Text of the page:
50m Indians to be hit by rising sea level by 2100: UN

50m Indians to be hit by rising sea level by 2100: UN

India to be highly impacted by climate change, says CSE

The IPCC report makes it clear that the impact of 1.5 degrees Celsius warming is greater than what was anticipated earlier while the impacts at 2°C are "catastrophic" for the poor and for developing nations like India, the Centre for Science and Environment (CSE) said. DH file photo for representation.

At least 50 million people in India living along the coast will be exposed to sea level rise if global temperatures increase by 1.5°Celsius above today's level by 2100, the UN's Intergovernmental Panel on Climate Change said in a report on Monday.

The risks are projected to be highest in the south and south-east Asia, assuming that there is no upgrade to present protection levels, for all temperatures of climate warming, the Special Report on Global Warming of 1.5°C has warned.

The report is a result of week-long deliberations at Incheon in South Korea among hundreds of scientists and government officials on the impact of the 1.5°C rise in global temperatures.

It said the sea level rise and other oceanic climate change will result in salinisation, flooding, and erosion and affect human and ecological systems, including health, heritage, freshwater, biodiversity, agriculture, fisheries and other services.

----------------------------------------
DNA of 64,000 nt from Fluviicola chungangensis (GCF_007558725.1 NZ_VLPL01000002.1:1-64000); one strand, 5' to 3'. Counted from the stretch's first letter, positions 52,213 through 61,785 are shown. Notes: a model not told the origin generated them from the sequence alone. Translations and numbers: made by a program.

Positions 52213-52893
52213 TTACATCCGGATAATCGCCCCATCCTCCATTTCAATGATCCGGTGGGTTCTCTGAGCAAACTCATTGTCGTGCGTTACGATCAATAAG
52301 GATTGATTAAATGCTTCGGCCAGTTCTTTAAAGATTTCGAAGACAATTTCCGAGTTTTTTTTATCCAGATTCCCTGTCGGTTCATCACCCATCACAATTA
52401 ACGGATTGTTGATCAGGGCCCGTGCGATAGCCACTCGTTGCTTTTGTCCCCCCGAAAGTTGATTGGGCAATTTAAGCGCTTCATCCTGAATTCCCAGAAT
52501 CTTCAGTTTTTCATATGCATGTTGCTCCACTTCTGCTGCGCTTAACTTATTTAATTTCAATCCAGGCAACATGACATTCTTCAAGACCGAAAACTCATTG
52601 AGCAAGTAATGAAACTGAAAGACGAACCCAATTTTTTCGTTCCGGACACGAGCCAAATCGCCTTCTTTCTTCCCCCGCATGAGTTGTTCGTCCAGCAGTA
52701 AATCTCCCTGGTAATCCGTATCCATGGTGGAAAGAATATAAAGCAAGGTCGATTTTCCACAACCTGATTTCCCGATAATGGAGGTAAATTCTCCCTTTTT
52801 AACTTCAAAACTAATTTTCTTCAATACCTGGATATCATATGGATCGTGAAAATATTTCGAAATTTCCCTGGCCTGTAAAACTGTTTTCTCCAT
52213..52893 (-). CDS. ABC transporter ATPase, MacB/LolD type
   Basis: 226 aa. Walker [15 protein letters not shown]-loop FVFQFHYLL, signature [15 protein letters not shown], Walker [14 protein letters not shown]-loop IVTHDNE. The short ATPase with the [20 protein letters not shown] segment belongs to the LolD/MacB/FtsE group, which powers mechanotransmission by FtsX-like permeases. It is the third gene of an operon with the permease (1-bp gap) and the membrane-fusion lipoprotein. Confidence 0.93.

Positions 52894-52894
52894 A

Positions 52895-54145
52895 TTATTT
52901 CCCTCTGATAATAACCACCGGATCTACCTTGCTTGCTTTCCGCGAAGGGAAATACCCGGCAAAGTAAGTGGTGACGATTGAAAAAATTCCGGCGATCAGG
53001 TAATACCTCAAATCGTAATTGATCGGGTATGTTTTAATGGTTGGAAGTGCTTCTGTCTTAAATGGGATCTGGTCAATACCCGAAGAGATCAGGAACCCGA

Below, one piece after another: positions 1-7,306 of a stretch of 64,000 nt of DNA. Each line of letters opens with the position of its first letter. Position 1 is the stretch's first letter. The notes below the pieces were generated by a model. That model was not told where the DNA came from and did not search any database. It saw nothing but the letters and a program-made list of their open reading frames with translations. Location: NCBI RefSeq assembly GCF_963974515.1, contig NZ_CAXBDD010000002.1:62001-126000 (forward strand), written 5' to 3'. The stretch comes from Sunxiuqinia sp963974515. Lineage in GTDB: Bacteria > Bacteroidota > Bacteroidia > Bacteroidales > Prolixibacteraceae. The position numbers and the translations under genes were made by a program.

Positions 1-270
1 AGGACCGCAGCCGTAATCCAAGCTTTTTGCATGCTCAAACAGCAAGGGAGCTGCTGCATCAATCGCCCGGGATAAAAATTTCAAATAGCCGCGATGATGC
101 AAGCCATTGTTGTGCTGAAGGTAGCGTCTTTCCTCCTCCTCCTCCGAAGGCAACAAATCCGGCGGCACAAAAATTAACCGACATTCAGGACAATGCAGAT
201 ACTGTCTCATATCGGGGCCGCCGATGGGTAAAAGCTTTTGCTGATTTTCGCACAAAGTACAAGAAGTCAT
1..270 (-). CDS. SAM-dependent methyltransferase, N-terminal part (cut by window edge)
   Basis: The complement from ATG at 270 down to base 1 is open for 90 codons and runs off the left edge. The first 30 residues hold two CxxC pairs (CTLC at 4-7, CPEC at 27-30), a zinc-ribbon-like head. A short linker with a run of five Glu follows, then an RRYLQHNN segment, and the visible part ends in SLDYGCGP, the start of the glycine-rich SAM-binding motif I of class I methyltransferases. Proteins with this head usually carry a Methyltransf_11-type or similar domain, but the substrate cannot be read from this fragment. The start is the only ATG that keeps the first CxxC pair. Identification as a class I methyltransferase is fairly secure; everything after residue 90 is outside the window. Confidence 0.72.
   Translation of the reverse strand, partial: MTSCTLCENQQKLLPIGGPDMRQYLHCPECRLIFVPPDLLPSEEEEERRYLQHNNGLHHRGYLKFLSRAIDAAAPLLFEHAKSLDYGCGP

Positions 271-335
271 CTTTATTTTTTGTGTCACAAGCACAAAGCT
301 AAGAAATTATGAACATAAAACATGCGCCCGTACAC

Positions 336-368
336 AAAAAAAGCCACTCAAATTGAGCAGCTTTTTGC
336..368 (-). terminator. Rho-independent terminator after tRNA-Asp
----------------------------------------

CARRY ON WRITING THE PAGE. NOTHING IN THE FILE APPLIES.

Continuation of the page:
At the UN climate change conference in Paris in 2015, all countries had agreed to limit global temperature rise to 1.5°C to 2°C by 2030. However, the report says that global warming was occurring faster than expected and could have devastating impacts if steps were not taken to reduce carbon emissions.

The report also said that India could witness deadly heatwaves if the global temperatures rose by 2°C.

“At + 2°C warming, Karachi (Pakistan) and Kolkata (India) could expect annual conditions equivalent to their deadly 2015 heatwaves,” the report said.

The 2015 heatwave had resulted in more than 2,500 deaths in India and more than 1,100 deaths in Pakistan.

In order to limit warming at 1.5°C, the world will have to reduce carbon emissions by 45% by 2030 from the 2010 levels.

The report states that countries such as India would find their economic growth take a hit if global temperatures increased by 2°C instead of 1.5°C.

According to the report, coastal flooding by the sea alone is likely to cost thousands on billions of dollars annually, with damage costs under constant protection pegged at 0.3–5.0% of global GDP in 2100.

“The new report from the IPCC has served us a final warning that we must get our act together – now and quickly,” Sunita Narain, Director General, CSE, said.

She has appealed to the world to focus exclusively on limiting warming to 1.5°C instead of 2°C, which is the upper limit of the temperature goal mentioned under the Paris Agreement.